mentions the need for personal generosity. (Where is
this text?  I have read and re-read both Chapter 4 and 5 and can not 

find this in either chapter...please point this out so we can all see it,
Dougie.) That would include donations of time, work, money,

gifts, advice. All of these are ways of giving yourself away. As God has given
to us (freely),

and we have returned it to Him (freely), let us also be generous to those
assigned by God to us

in that noble office of “neighbor.” Is the first instinct to hoard? Is the
first instinct to say no? Is

the first instinct “The liberal soul shall be made fat: and he that watereth
shall be watered also himself ”

(Prov. 11:25). “He that hath a
bountiful eye shall be blessed; for he giveth of his bread to

the poor” (Prov. 22:9).  (Em, ok...question: 
Do you consider your "church" to be poor?)  “The
instruments also 

of the churl are evil: he deviseth wicked devices to destroy the poor with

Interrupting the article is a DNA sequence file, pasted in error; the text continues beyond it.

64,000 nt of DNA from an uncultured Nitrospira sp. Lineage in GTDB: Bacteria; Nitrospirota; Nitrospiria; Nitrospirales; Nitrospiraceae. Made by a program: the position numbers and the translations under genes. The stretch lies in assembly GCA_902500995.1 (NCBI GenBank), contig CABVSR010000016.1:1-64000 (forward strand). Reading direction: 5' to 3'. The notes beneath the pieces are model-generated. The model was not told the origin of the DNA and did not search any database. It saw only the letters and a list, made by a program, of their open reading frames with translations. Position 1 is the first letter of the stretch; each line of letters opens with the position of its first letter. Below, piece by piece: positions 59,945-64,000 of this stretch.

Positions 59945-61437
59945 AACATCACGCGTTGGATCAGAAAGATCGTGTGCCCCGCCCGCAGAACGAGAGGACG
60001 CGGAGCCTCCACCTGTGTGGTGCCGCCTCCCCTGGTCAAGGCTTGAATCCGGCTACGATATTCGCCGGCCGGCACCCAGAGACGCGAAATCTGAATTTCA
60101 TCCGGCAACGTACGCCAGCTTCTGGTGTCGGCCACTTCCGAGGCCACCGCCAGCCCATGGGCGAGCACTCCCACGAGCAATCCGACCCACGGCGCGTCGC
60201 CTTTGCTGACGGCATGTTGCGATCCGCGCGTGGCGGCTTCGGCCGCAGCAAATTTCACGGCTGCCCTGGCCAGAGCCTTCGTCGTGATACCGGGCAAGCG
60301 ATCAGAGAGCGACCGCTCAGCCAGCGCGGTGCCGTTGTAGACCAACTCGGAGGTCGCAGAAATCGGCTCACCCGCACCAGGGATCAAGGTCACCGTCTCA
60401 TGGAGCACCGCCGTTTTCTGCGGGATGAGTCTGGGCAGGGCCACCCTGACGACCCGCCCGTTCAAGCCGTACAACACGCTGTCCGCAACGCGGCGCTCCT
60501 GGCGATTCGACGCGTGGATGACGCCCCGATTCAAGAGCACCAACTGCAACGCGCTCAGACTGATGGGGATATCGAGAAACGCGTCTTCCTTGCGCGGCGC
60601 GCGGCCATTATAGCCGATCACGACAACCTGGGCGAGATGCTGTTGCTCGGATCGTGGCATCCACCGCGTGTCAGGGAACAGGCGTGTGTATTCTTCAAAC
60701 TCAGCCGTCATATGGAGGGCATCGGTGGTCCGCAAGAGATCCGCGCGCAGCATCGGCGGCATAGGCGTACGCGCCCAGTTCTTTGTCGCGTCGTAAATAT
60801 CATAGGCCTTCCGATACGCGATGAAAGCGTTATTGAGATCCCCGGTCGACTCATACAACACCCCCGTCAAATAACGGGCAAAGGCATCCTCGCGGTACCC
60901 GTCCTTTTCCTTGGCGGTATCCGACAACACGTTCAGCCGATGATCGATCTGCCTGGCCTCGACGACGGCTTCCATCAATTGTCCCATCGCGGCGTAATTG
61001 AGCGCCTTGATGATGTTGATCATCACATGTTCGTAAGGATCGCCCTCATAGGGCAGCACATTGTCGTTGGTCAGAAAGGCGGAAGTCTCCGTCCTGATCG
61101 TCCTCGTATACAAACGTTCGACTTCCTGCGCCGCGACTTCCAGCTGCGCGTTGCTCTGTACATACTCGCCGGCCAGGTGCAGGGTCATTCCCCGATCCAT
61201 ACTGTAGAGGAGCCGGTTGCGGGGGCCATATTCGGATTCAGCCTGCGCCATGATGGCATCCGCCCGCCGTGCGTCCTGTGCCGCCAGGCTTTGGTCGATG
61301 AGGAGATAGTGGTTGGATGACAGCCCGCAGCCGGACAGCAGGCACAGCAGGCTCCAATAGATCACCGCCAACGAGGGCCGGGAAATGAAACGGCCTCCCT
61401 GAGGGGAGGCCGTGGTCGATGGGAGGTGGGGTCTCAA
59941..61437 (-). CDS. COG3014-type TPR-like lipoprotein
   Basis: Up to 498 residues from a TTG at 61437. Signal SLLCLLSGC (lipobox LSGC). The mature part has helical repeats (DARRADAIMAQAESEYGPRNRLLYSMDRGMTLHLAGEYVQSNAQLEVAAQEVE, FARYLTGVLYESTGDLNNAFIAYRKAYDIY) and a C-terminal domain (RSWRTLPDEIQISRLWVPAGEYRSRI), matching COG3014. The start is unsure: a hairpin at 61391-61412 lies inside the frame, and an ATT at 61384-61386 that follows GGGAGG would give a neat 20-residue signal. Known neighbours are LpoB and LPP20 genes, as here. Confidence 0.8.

lying words, even when the needy speaketh 

right. But the liberal deviseth liberal things; and by liberal things shall he
stand” (Is. 32:7-8)


The second and third must go together, and they must go together in this

and then shrewd. Not shrewd and then stingy. The right kind of shrewdness is
demonstrated in

an understanding of the source of God’s blessing, and wisdom in the management
of it. You

give to get, in order to be able to give again. A foolish man can be “generous”
if he drives

down the road, throwing money out the window. But that is not true generosity.
“Be thou

diligent to know the state of thy flocks, and look well to thy herds” (Prov.
27:23). Put this

another way—know the value and importance of what you are giving away, and give
it away

anyway. As John Wesley put it once, “Earn all you can, save all you can, give
all you can.”  (He, as were Christ

and His Workers (Paul, Peter, etc.) was talking about giving to those in need
in the community - NOT to one building fund 

after another that benefits only those giving...i.e. to Christ Church which will
be the ONLY beneficiary.)


We want to provide for our own, and then be generous with whatever is left
over. This is backwards.

You are to be generous in such a way that you are more than able to provide for
those that

God has given you responsibility for. Yes, you must provide, and to not do so
is to be worse than